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issue: October 2008 APPLIANCE Magazine

Touch Controls
Improving Usability of No- and Low-Travel Touch Controls

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by Steve Kingsley-Jones, director of product management, Immersion Corp.

Tactile feedback systems improve the usability of no- and low-travel touch controls by providing confirmation in response to user interactions.

Over time, designers have moved away from mechanical switches, rotary dials, push buttons, and full-travel membrane switches toward new types of touch controls. Technologies like subsurface digital switches and no- or low-travel membrane switches are now common in automotive interiors, mobile phones, consumer electronics, white goods, home security systems, computer peripherals, and medical and industrial equipment. These newer touch controls enable industrial design flexibility and advancements in aesthetics, sealing, reliability, and ease of cleaning.

But the benefits of touch controls are offset by the elimination of tactile feedback, an inherent characteristic of mechanical controls. Tactile feedback provides confirmation to the user, and without it, a usability problem can result. Audible beeps have been commonly used as a substitute. But these sounds can be intrusive and aren’t always effective in noisy health clubs, hospitals, kitchens, and offices. Fortunately, there are now technologies that can solve this problem by intelligently adding tactile (also known as vibrotactile or haptic) feedback to no- and low-travel touch surfaces without compromising aesthetics, design flexibility, sealing, or reliability. Haptic technology is already at work in millions of mobile phones, providing tactile response to touchscreen presses. It enlivens mobile games with game-console-like “rumble action.” And it is in use for other applications as well.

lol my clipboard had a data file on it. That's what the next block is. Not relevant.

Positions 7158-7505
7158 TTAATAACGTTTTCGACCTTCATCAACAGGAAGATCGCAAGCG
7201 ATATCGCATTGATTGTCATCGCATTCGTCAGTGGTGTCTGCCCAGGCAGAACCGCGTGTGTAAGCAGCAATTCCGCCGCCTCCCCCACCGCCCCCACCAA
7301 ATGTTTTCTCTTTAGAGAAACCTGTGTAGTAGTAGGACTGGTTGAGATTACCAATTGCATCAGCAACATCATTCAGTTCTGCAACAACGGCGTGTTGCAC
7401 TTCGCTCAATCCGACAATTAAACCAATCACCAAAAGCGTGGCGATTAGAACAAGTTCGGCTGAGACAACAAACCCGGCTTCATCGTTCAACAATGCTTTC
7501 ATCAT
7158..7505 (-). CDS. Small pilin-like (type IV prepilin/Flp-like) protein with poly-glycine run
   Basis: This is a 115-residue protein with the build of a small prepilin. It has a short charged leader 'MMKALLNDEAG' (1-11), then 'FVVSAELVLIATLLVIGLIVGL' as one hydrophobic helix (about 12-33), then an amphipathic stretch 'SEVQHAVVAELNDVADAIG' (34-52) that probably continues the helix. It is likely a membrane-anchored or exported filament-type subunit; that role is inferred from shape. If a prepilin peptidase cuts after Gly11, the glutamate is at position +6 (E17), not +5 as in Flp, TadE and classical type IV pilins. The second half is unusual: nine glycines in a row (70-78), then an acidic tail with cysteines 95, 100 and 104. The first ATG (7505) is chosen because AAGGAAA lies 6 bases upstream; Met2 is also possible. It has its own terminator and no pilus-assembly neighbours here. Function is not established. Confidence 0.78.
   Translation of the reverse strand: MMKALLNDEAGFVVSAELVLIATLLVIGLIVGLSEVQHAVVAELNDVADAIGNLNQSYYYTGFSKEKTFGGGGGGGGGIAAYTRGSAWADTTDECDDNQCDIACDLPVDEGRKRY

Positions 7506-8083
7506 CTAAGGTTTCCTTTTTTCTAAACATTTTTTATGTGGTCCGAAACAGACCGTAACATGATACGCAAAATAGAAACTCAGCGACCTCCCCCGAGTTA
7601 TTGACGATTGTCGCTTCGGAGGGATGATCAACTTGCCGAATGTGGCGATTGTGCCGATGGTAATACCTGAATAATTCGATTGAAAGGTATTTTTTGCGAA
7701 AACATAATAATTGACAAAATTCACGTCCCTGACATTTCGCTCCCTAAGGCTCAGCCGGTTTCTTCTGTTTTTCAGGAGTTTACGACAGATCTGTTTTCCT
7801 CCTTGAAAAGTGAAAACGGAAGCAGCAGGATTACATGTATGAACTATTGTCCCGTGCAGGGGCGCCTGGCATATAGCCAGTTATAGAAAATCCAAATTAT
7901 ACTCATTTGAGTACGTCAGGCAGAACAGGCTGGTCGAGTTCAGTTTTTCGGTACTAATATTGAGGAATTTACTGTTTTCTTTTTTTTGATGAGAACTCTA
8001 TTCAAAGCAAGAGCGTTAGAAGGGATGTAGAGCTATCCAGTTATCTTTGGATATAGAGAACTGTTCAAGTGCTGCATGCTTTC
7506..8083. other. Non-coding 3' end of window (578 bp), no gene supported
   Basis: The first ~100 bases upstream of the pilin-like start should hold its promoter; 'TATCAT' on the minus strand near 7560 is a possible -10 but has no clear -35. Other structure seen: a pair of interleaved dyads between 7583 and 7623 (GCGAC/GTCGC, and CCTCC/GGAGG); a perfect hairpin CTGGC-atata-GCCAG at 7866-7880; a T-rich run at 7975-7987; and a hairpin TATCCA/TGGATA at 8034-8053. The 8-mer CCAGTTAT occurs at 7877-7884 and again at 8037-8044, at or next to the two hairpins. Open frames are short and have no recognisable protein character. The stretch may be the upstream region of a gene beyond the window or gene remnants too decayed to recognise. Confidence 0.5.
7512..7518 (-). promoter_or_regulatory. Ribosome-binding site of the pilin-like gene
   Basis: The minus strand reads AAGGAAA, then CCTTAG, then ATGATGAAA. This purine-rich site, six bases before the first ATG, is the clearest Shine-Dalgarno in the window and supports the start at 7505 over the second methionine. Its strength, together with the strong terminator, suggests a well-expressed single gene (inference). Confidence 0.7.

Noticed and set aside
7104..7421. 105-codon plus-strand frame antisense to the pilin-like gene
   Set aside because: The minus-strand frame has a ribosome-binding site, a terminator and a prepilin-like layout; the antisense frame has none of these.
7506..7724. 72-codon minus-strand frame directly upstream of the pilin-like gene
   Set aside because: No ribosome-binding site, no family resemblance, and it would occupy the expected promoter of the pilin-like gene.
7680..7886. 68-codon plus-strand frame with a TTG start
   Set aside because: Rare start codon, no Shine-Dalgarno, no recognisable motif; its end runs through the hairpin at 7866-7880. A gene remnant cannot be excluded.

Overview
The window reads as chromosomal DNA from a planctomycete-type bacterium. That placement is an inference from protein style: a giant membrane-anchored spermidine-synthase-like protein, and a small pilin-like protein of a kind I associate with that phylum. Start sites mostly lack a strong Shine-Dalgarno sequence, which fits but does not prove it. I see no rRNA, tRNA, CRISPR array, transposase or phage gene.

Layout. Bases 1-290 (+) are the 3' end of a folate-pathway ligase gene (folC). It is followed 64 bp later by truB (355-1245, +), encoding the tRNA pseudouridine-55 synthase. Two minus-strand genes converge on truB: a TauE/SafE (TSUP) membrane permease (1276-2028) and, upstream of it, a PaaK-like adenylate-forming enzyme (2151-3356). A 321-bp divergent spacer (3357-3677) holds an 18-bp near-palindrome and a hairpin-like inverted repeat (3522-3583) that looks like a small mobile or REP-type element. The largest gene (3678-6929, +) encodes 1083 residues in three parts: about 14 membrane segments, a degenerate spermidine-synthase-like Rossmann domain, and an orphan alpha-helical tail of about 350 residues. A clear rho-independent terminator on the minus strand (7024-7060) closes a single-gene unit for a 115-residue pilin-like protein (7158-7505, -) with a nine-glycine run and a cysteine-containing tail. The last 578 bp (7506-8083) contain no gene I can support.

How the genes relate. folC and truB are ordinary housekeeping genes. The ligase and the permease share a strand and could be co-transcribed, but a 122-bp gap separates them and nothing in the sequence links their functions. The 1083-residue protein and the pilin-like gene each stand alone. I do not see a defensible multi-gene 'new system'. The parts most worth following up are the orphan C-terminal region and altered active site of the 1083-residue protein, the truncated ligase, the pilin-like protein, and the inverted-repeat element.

How It Works

Tactile feedback system components can make graphical buttons feel real, seeming to press and release like mechanical buttons. Illustration courtesy of Immersion Corp.

Haptic technology makes graphical and low-travel buttons feel real: They seem to press and release like mechanical buttons. The technology outputs vibrations that vary in frequency, waveform, amplitude, and duration so that a wide range of possible responses can be used for a variety of user interface features. Tactile feedback systems can be used with touch controls for either portable or stationary devices. Depending on product design, the components vary in form, but the basic architecture is the same, allowing the system to exert high-speed control over an actuator.

When the user presses a touch-control button, the system drives the actuator according to a preprogrammed tactile effect. The actuator movement supplies the perception that the button moves, providing unmistakable feedback to the user. Tactile vibrations, or “effects,” can also be synchronized with a sound or visual cue to create a more engaging and multisensory experience. Unlike mechanical controls that arbitrarily generate feedback based on their construction, programmable touch effects can be designed to provide the desired response.

Like the touch-control systems it operates with, the tactile feedback system’s digital output does not degrade over time. Its components can be integrated into sealed, backlit, or contoured housings made of plastic, steel, wood, or virtually any material that might be used for a panel control. 

Eccentric rotating mass actuators. Photo courtesy of Sanyo DC Micro Motors.

Design Considerations

Initially, designers commonly assume they must replicate the full motion of a button or switch for haptic feedback to be effective. This is not actually true because the human finger is not that discriminating. Certain mechanoreceptors in the human finger can detect very small amounts of motion if combined with moderate acceleration. Just 0.1 mm of motion, combined with an acceleration (G-force) of at least 1.5 G, supplies sensation users perceive as a confirming response.

The low threshold of 1.5 G of acceleration, however, does not necessarily produce the best tactile feedback—that which allows suitable confirmation of user input while not interfering with primary focus. Arriving at the best tactile feedback is a matter of matching the product’s appropriately sealed, movable mass to actuator(s) in order to produce mechanical motion that feels right. In addition to good dynamic response, the chosen actuators need to meet specifications for power, efficiency, and reliability.

Misusing solenoids or motors in order to generate a haptic effect can lead to a poor implementation of a tactile feedback system. Common problems include latency, or slow actuator acceleration, plus excessive displacement or lack of precise control over displacement due to unsuitable actuator performance characteristics.